New challenges - from Russia and the so-called Islamic State (IS) group - are forcing the Pentagon to change its plans, and reopening old arguments about whether its allies are doing enough.

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Migrant crisis: Will Merkel be left out in the cold?

  • 27 January 2016
  • From the section World
A young boy covered is registered by German police at the train station in Rosenheim, Germany in September 2015 Image copyright Getty Images
Image caption Hundreds of migrants are arriving every day at Rosenheim train station in Bavaria

On the platform of Rosenheim station, the German police have got the reception of asylum seekers down to a fine art.

Twice hourly, the Austrian authorities put them on trains across the border, and the Germans are there to receive and process them.

Read full article Migrant crisis: Will Merkel be left out in the cold?

Battle lines drawn over migrant crossings

  • 13 January 2016
  • From the section World
A migrant woman holds a child on a beach near the town of Mytilene Image copyright AP

From the waters of the Aegean, to capitals from Athens to Ankara the battle lines are being drawn for 2016's contest between migrants seeking to reach Europe and those who would stop them.

While, even in the first few days of this year, thousands have shown themselves willing to undertake the perilous journey, with dozens of lives already lost at sea, there are signs that a whole battery of measures planned to restrict the traffic in people is starting to have an effect.

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A perfect storm of populism

  • 26 December 2015
  • From the section World
Lightning over Cobham, Surrey Image copyright Stuart Edwards

The coming year is one fraught with challenge for diplomats. Indeed, when it comes to forging international agreements while a perfect storm of populism, identity politics and insecurity roils electorates worldwide, I cannot think of a worse time for diplomacy in 25 years of covering it.

Beset by insecurity (economic and physical), voters in many democracies have moved towards parties rejecting traditional policies or models of co-operation.

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Defence Review: Fighting old battles?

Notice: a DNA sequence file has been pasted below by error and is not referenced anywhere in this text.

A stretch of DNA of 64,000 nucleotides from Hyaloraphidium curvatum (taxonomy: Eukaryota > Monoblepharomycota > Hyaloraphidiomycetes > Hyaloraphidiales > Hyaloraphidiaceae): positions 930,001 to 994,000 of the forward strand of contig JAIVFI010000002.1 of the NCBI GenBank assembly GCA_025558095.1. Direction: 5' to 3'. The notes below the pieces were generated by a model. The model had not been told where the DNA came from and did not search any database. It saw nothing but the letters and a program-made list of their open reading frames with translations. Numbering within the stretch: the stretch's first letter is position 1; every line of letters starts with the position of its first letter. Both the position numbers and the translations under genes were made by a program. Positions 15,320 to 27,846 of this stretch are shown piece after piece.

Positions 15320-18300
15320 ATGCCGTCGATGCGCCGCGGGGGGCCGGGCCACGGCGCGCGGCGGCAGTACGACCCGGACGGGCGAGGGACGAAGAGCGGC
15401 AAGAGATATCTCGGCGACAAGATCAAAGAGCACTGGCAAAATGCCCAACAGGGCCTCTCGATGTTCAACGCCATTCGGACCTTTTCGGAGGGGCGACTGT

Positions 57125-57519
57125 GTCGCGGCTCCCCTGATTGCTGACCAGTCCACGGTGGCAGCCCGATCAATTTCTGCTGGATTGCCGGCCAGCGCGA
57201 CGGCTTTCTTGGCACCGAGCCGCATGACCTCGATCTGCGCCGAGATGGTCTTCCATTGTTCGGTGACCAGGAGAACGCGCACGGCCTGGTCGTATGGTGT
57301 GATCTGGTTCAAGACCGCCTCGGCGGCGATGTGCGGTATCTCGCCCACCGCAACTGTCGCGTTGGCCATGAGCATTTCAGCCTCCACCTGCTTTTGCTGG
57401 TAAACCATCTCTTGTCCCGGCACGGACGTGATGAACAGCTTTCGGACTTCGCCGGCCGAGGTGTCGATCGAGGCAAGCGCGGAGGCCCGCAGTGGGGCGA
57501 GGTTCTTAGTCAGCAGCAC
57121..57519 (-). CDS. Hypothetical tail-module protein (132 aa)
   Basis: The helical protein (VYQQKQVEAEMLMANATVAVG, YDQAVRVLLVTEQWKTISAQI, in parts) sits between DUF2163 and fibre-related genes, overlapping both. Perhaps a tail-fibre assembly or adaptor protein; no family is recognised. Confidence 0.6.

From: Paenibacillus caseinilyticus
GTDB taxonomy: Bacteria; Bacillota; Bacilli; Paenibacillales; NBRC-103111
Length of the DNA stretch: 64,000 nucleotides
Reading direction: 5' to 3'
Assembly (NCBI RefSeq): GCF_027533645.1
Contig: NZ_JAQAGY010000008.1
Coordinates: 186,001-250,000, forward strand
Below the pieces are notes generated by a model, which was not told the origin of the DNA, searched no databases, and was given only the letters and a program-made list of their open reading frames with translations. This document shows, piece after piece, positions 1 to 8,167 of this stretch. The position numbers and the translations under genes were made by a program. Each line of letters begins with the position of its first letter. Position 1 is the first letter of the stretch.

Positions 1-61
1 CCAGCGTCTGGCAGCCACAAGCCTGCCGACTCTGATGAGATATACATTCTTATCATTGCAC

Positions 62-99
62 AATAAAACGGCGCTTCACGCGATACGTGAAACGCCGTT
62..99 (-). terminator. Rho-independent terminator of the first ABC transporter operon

• 24 November 2015
  • From the section UK
British Soldier on patrol in the green zone in the Helmand province, Southern Afghanistan Image copyright PA

Generals, so the old saying goes, are always preparing to fight the last war.

This Strategic Defence and Security Review, the UK government's attempt to shape the armed forces for the coming five years, to be fair to its authors, doesn't do that.

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Paris attacks: Investigators face huge task

  • 20 November 2015
  • From the section Europe
Abdelhamid Abaaoud
Image caption Abdelhamid Abaaoud died during a police raid on a flat in Saint Denis

News that Abdelhamid Abaaoud, believed to be the ringleader of the Paris attacks, had died during a French police raid came as a welcome win for investigators.

At the same time though, they realise the Belgian jihadist's whereabouts was just one strand in a complex and evolving investigation being pursued under the enormous pressure created by the knowledge that their enemy may launch murderous follow-on attacks at any moment.

Read full article Paris attacks: Investigators face huge task

Russia's Syria intervention: One month in

A Russian Sukhoi Su-34 fighter jet at the Hmeymim air base, near Latakia in Syria Image copyright Reuters

The deployment of a Russian strike force of 34 combat jets and 21 helicopters showed how billions invested in the armed forces by President Vladimir Putin had paid off. Within days of arriving they were flying attack missions, and have now clocked up something like 1,000 of them.

President Putin wanted to show the world that he would bring a zeal to the battle against militancy in Syria that had been sorely lacking under the American-led coalition.